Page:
Of course, this wasn’t the only way we’ve enjoyed Robert’s bottarga, we’ve also enjoyed it sliced very thinly on blinis with sour cream and chives, and most recently, as a fabulous brunch dish (or appetizer) topping loose scrambled eggs. Bottarga’s strong flavor may not be loved by all, but when worked into dishes that balance it with fat or starch or when used sparingly over lean proteins, it makes a meal that truly warrants all the foodie hysteria, not unlike truffles, in fact.

Diver Scallops with Lumpfish Roe and Bottarga (serves 2 as an appetizer)

Diver scallops with lumpfish caviar and bottarga


  • 4 large diver scallops (unfrozen)
  • 1/2 cup baby spinach
  • 4 tbsps unsalted butter
  • 2 tsp black lumpfish caviar/roe
  • 2-3 tbsp grated bottarga


  1. Heat 2 tbps butter in a skillet over medium-high heat
  2. In a separate pan, bring 1/2 cup water to a boil and wilt baby spinach in it for about 40 seconds before removing to a plate
  3. When butter is completely melted and frothing, carefully place your scallops in pan.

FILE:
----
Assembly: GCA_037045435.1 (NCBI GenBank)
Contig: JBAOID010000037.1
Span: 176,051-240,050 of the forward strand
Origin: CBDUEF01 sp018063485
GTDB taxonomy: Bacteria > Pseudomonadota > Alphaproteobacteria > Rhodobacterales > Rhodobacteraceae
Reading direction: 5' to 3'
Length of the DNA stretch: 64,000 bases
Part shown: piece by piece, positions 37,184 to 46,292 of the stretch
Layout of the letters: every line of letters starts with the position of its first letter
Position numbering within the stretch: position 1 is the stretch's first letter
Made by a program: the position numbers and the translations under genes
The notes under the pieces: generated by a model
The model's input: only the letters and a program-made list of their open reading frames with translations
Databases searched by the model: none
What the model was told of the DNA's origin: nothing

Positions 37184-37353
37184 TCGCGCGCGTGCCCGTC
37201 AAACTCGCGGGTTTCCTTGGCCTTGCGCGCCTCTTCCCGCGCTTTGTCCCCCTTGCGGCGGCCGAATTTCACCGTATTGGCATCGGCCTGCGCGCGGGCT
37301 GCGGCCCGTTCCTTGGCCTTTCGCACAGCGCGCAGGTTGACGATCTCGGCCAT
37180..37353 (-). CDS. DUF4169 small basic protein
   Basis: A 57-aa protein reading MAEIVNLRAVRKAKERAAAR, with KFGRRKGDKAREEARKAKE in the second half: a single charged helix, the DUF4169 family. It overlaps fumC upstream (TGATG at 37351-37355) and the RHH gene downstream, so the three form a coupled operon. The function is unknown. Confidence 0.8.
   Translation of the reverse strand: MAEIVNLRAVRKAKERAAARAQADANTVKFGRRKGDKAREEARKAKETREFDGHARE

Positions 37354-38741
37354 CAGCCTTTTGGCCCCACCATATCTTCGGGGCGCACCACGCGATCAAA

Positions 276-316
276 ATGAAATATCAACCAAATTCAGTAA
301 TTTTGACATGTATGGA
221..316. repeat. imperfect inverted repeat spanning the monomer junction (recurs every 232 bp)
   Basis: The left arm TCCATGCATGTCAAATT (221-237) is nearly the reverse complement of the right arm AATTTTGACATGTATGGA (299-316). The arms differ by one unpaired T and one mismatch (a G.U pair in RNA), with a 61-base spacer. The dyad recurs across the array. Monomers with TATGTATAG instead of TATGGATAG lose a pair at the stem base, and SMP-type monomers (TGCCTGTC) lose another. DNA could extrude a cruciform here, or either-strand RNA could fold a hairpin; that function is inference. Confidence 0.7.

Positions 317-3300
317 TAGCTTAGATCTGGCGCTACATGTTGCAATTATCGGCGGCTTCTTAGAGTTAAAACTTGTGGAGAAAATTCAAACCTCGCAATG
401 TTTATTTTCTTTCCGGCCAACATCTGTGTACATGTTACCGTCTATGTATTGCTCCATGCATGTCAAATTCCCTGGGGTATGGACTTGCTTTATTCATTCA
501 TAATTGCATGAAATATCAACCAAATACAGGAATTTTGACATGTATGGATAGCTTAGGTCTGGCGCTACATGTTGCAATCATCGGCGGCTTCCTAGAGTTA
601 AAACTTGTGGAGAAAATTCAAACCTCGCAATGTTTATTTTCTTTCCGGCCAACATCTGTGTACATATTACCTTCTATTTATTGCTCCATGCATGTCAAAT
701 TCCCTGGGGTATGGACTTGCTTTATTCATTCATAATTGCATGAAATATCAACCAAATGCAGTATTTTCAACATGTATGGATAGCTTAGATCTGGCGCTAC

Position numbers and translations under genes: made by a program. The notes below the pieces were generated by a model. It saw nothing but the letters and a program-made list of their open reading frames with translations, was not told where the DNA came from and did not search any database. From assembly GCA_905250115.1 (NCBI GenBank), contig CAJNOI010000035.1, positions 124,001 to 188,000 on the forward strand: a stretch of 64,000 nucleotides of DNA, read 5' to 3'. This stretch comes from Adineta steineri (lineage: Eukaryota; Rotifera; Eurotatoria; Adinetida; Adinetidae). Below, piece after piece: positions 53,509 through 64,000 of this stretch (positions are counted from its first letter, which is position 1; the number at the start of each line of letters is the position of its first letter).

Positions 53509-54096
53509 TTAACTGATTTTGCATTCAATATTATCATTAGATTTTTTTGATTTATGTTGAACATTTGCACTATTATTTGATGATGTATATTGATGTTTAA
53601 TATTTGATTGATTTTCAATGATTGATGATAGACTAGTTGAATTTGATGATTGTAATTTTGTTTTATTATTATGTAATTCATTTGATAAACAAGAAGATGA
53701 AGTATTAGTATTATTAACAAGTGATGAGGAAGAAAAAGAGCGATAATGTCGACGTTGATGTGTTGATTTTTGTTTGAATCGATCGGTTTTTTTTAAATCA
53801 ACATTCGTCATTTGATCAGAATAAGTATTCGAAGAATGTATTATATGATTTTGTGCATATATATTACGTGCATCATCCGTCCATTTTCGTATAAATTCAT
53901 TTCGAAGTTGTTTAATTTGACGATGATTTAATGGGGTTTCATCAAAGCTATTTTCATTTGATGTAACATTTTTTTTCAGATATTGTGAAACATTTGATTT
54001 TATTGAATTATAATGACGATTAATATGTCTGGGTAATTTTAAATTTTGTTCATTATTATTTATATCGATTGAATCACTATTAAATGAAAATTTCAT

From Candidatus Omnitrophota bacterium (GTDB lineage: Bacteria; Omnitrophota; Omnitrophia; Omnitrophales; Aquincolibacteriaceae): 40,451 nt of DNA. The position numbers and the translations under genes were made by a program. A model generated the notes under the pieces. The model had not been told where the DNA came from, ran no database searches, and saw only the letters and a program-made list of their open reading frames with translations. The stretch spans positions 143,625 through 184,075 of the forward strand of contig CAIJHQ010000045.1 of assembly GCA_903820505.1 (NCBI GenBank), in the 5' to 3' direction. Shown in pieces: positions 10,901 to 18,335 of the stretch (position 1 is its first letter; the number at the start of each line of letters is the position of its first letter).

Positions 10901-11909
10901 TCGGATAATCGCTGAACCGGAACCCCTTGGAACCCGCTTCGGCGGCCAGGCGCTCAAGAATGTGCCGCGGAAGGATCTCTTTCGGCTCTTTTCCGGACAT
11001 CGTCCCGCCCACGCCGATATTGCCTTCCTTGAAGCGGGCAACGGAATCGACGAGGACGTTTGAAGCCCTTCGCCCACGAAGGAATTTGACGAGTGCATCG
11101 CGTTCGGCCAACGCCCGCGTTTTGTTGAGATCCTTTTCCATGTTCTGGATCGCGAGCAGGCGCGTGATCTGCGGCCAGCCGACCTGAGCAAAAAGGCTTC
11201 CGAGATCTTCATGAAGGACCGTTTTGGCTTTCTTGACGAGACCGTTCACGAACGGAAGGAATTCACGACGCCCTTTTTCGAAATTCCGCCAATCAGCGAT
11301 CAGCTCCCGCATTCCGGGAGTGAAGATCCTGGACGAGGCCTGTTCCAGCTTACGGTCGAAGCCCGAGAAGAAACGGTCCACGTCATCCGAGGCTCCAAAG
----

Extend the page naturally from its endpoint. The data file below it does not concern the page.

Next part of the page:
4. After 1 minute or when face-down side has turned golden brown, turn scallops over.
  5. After another minute, remove scallops carefully with tongs. Discard remaining butter.
  6. Take spinach pan and discard water. Wipe pan dry and replace on heat.
  7. Gently heat remaining butter and allow to color for a couple of minutes, until a nice chestnut brown color.
  8. Arrange spinch artfully and top with one or two scallops.
  9. Dress with brown butter
  10. Spoon lumpfish caviar on top of scallops before grating bottarga over everything.
  11. Enjoy with something crisp and white, perhaps even a fino or manzanilla sherry.

28 thoughts on “Fish Egg Th-roe-down: Diver Scallops with Lumpfish Roe and Bottarga

  1. Inspired and it looks beautiful.
    I think it was Claudia who said bottarga is the bacon of the sea – which is such a good way to put it (I’m assuming we all love bacon)

  2. I love scallops and thankfully have a source nearby that carries fresh ones. When I feel the need to indulge, that’s my mainstay. This post makes me wish for those translucent and succulent little orbs. What a beautiful dish!